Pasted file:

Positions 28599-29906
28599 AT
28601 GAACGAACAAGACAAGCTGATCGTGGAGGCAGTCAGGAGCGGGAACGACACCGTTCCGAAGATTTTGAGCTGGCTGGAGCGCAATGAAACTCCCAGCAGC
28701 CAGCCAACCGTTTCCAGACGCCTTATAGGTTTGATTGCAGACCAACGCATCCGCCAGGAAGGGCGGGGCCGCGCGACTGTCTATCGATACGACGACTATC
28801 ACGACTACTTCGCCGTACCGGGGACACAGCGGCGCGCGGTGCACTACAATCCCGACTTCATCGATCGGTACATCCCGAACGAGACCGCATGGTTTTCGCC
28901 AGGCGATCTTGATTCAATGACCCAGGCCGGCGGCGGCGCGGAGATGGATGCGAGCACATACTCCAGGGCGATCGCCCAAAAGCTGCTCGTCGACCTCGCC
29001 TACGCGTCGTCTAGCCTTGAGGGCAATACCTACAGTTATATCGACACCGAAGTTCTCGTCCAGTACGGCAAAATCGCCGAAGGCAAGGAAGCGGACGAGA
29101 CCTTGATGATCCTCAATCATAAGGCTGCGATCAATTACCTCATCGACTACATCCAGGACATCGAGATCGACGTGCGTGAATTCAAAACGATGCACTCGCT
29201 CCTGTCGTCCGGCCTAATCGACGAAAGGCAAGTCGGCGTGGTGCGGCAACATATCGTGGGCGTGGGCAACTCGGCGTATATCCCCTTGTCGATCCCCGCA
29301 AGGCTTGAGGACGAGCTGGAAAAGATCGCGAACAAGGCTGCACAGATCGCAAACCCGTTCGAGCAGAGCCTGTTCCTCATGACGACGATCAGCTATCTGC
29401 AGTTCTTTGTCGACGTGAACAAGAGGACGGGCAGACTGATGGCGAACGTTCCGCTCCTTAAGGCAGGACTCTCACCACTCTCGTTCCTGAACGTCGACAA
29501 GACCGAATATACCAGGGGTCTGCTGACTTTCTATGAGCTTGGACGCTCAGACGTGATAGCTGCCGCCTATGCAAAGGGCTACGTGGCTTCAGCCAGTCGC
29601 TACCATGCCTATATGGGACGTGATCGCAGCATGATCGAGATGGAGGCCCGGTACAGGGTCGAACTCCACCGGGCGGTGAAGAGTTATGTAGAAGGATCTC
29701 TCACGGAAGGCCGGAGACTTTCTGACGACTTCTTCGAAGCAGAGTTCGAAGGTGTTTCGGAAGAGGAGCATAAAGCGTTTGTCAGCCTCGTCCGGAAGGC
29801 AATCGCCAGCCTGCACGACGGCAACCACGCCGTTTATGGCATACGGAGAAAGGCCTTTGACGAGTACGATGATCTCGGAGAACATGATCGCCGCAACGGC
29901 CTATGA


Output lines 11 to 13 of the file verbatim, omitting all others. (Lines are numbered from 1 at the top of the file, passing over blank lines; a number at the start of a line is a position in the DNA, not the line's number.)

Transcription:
29401 AGTTCTTTGTCGACGTGAACAAGAGGACGGGCAGACTGATGGCGAACGTTCCGCTCCTTAAGGCAGGACTCTCACCACTCTCGTTCCTGAACGTCGACAA
29501 GACCGAATATACCAGGGGTCTGCTGACTTTCTATGAGCTTGGACGCTCAGACGTGATAGCTGCCGCCTATGCAAAGGGCTACGTGGCTTCAGCCAGTCGC
29601 TACCATGCCTATATGGGACGTGATCGCAGCATGATCGAGATGGAGGCCCGGTACAGGGTCGAACTCCACCGGGCGGTGAAGAGTTATGTAGAAGGATCTC